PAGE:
The Parting of the Sea

The Parting of the Sea: How Volcanoes, Earthquakes, and Plagues Shaped the Exodus Story is a book written by Barbara J. Sivertsen in 2009.[1]

The book accepts the biblical story as factual and supports an early Exodus hypothesis, prior to a biblical date posited as ca. 1440 BCE. According to the author, "The Exodus was in fact two separate exoduses. The first exodus followed a 1628 BCE Minoan eruption that produced all but one of the first nine plagues. The second exodus followed an eruption of a volcano off the Aegean island of Yali almost two centuries later, creating the tenth plague of darkness and a series of tsunamis that … drowned [Tuthmose III and] the pursuing Egyptian army."

Sivertsen's account would fit chronologically with the conquest of Jericho and suggests that the Israelites were in Canaan before the end of the sixteenth century BCE. Per this view, the first exodus occurred ca. 1628 BCE. As a result, it is possible that the Israelites were indeed at Jericho when City IV was destroyed ca. 1550 BCE. Also, according to this view, the Israelites and the Hyksos are separate groups of people, and the first Exodus from Egypt occurred before the expulsion of the Hyksos. As a result, this interpretation of the exodus does not suffer from the difficulties that come from identifying the Israelites with the Hyksos rulers of Egypt. This book advocates the high Egyptian chronology which dates the reign of Thutmose III to the time period from 1504 BCE to 1450 BCE rather than the time period from 1479 BCE to 1425 BCE that it occupies in the conventional Egyptian chronology. Sivertsen also argues that the mummy from the Deir el-Bahri cache in the Valley of the Kings that was labeled as Thutmose III is actually the mummy of a different person. As a result, it is possible that the second exodus occurred in 1450 BCE (which is close to the traditional early date of 1447 BCE) and it is also possible that the reign of Thutmose III ended at the time of this exodus.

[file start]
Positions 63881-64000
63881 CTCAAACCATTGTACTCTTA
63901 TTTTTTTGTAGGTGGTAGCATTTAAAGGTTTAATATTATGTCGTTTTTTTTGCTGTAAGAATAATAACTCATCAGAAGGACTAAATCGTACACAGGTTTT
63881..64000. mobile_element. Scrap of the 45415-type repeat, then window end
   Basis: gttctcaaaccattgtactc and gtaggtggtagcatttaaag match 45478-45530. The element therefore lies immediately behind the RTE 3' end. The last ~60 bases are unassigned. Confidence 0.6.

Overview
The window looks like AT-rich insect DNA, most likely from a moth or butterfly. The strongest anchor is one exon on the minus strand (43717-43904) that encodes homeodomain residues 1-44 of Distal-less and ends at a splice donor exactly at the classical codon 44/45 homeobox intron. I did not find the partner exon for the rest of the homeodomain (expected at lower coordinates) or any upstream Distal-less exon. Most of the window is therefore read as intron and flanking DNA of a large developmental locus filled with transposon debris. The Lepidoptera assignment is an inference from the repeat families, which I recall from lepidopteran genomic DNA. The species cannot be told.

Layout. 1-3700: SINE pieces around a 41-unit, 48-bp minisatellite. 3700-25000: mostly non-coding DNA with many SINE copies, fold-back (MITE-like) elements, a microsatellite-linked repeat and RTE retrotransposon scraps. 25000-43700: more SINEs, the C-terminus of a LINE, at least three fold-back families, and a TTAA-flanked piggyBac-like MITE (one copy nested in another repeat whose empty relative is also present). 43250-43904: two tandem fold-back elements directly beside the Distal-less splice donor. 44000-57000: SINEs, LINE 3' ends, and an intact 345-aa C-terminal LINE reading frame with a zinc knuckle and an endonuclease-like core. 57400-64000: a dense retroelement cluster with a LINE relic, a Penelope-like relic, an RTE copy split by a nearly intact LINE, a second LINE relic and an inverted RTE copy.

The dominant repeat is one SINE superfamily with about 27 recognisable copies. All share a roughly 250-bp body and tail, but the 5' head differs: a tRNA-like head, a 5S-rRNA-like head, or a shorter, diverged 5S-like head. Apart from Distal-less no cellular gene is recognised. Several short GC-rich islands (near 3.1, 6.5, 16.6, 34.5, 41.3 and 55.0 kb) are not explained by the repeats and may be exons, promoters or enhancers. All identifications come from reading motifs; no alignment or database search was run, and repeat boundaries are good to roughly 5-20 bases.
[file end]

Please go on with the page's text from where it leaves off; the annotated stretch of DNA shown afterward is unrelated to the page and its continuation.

A review in the Library Journal concluded "Intriguing ideas recommend this well-written, well-researched work to those who enjoy biblical studies through the lens of science, although some may wonder if subsequent scholarship will support the author's somewhat expansive claims".[2]

Mark Harris writes that her book "shows inconsistency in reading the text literally when a suitable naturalistic hypothesis presents itself, but loosely at other times, sometimes in order to incorporate a naturalistic hypothesis. However, in its favor, Sivertsen offers a memorable and imaginative reading which, because of its heavy use of naturalistic and catastrophic components, possesses many qualities of the traditional apocalypse; in such a way, modern science recreates the ancient genre."[3]


  1. ^ The Parting of the Sea: How Volcanoes, Earthquakes, and Plagues Shaped the Exodus Story, by Barbara J. Sivertsen (2009) Princeton University Press. ISBN 978-0-691-13770-4
  2. ^ Collins, Sandra (1 June 2009). Library Journal Archived from the original on 8 June 2009. Retrieved 14 August 2012. Missing or empty |title= (help)CS1 maint: discouraged parameter (link)
  3. ^ Mark Harris (2015). "The Thera Theories: Science and the Modern Reception History of the Exodus". In Levy, Thomas E.; Schneider, Thomas; Propp, William H.C. (eds.). Israel's Exodus in Transdisciplinary Perspective: Text, Archaeology, Culture, and Geoscience. Springer. p. 96. ISBN 978-3319047676. Retrieved 3 December 2016. CS1 maint: discouraged parameter (link)